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Flags in the Bible

Last modified: 2023-09-23 by martin karner
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One of the names of God (used by Moses) in the Old Testament is "Jehovah Nissi" which means in English "the Lord our Banner" (Exodus 17:15).
In the New International Version (modern English translation) of the Bible, the word "banner" or "banners" appears 18 times, and the word "flagstaff" appears in Isaiah 30:17. In the King James Version (ancient English translation), "flag" is used in the sense of the plant, but the word "banner" appears 6 times. I haven't checked other translations, but the idea of a cloth object as a means of inspiration and cultural cohesiveness appears throughout the Old Testament.
Michael Wilson, 4 August 2004

While there is clear reference more then once to object that are named "degel" and "nisi" that would nowdays be interpreted as flag, standards and banners, there is no clear reference that these ibjects would be consisting of a cloth object atop a pole. They might have been some other kind of vexilloides, not including cloth.
In any way, it seems certain that some kind of objects that served as identification and gathering point were already present, at least in the time of the Exodus. Regarding the flag in the sense of piece of cloth on a staff, I don't think that there is a clear reference to such an object in the entire Old Testament, and possibly not even in the New one. Our concept of flag in the widest sense did not come up until much latter the the final compilation of the either of the two. On the other hand, evidence of vexilloids could be traced back in history 5000 years, to approximately a millennium before the Exodus.
Željko Heimer, 5 August 2004

The objects in question might not have been cloth, but rather some form of solid vexilloid.
Nathan Lamm, 5 August 2004

"Standard" is used 18 times in the King James Version (KJV). In the KJV it refers to standards in the Vexi sense -- other translations also use "standard" in the sense of "standard measurements".
"Ensign" is used eight times, six times it translates the Hebrew "nes"; the same word is translated "standard" 7 times, "banner" twice, "sail" twice, and "sign" once.
The same word is the root of "Nissi" in ""Jehovahnissi". The other Hebrew word, as Željko has pointed out, is "degel", translated "standard" 13 times, and "banner" once.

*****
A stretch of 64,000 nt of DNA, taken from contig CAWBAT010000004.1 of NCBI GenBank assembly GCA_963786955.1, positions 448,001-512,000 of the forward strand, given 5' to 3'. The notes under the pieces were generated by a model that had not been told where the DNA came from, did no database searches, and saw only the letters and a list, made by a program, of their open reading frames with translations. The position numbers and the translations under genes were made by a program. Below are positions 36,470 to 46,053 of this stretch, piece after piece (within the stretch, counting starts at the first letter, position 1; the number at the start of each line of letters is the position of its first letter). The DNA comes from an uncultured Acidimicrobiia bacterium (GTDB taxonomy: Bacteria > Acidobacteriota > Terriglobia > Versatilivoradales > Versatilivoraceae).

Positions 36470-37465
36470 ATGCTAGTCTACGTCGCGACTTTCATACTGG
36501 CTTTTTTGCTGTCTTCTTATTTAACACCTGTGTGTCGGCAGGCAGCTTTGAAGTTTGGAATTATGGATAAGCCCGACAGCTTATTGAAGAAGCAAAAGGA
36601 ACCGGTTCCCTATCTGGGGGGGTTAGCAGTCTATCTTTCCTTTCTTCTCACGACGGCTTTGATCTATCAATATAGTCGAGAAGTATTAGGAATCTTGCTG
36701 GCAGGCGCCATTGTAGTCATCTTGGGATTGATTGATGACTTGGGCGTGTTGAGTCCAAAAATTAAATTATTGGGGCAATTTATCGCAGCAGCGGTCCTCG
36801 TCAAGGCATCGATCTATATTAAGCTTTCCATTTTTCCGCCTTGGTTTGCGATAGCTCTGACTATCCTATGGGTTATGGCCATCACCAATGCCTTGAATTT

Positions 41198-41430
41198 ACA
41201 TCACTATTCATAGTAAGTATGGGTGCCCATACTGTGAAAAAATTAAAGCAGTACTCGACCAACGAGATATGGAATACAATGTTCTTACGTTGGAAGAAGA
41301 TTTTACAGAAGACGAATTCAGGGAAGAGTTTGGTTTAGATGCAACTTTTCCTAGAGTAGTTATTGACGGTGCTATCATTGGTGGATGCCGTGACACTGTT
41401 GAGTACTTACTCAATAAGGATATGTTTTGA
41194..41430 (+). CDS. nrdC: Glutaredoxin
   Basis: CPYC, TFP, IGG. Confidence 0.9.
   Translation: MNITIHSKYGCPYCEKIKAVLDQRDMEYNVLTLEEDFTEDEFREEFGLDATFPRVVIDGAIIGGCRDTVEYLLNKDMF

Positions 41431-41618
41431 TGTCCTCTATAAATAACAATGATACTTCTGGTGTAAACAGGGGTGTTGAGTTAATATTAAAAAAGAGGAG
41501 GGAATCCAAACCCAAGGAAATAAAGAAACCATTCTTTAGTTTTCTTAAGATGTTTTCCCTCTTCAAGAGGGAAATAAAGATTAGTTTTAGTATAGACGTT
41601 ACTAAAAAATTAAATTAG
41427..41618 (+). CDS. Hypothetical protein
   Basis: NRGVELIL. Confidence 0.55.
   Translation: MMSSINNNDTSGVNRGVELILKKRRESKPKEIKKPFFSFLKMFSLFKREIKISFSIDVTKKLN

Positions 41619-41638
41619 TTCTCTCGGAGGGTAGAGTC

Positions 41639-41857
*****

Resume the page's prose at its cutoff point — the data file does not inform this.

Many of the references to "standards" refer specifically to the symbols of the twelve tribes.
There are no vexi-references in the New Testament that I can find. Jesus referred to "Eagles" twice, and He would have known (and His audience would have known) that the Eagle was the Roman symbol. His references to Eagles as carrion-birds /may/ have been a bit of a pun on the Romans. Several modern translations translate the word as "vultures", and lose this pun.
Dean McGee, 5 August 2004

The modern Hebrew word for eagle, "nesher" in fact means "vulture" in Biblical Hebrew. In Biblical times, it was the vulture who was considered the "king of birds".
Perhaps the arrival of the Romans with their eagle standards marked the beginning of the shift in Hebrew. So Jesus may have been making a pun that the same word referred to both vultures and eagles (i.e., Romans). But that would be hard to prove.
Nathan Lamm, 5 August 2004

Quickly checking the Greek Text of the New Testament I did not find any reference to flags there, either. The relevant word "sêmeion" appears frequently, but only in the sense of "sign", usually in the context of "wonder", thus "signs and wonders".
The two instances, where the eagles are mentioned are Matthew 24:28 ("For wheresoever the carcass is, there will the eagles be gathered together") and Luke 17:37 ("Wheresoever the body is, thither will the eagles be gathered together"). In both cases the Greek word used is "aetos", which only means "eagle", as far as I know. The proper Greek word for vulture would have been "gyps". However, the context of course would rather demand "vulture".
M. Schmöger, 5 August 2004
[The Biblical Greek (Koine Greek) has only one word for eagle and vulture: aetos. The same applies to the Biblical Hebrew, where nesher refers to both types of birds. The reader has to extract the correct meaning from the context.]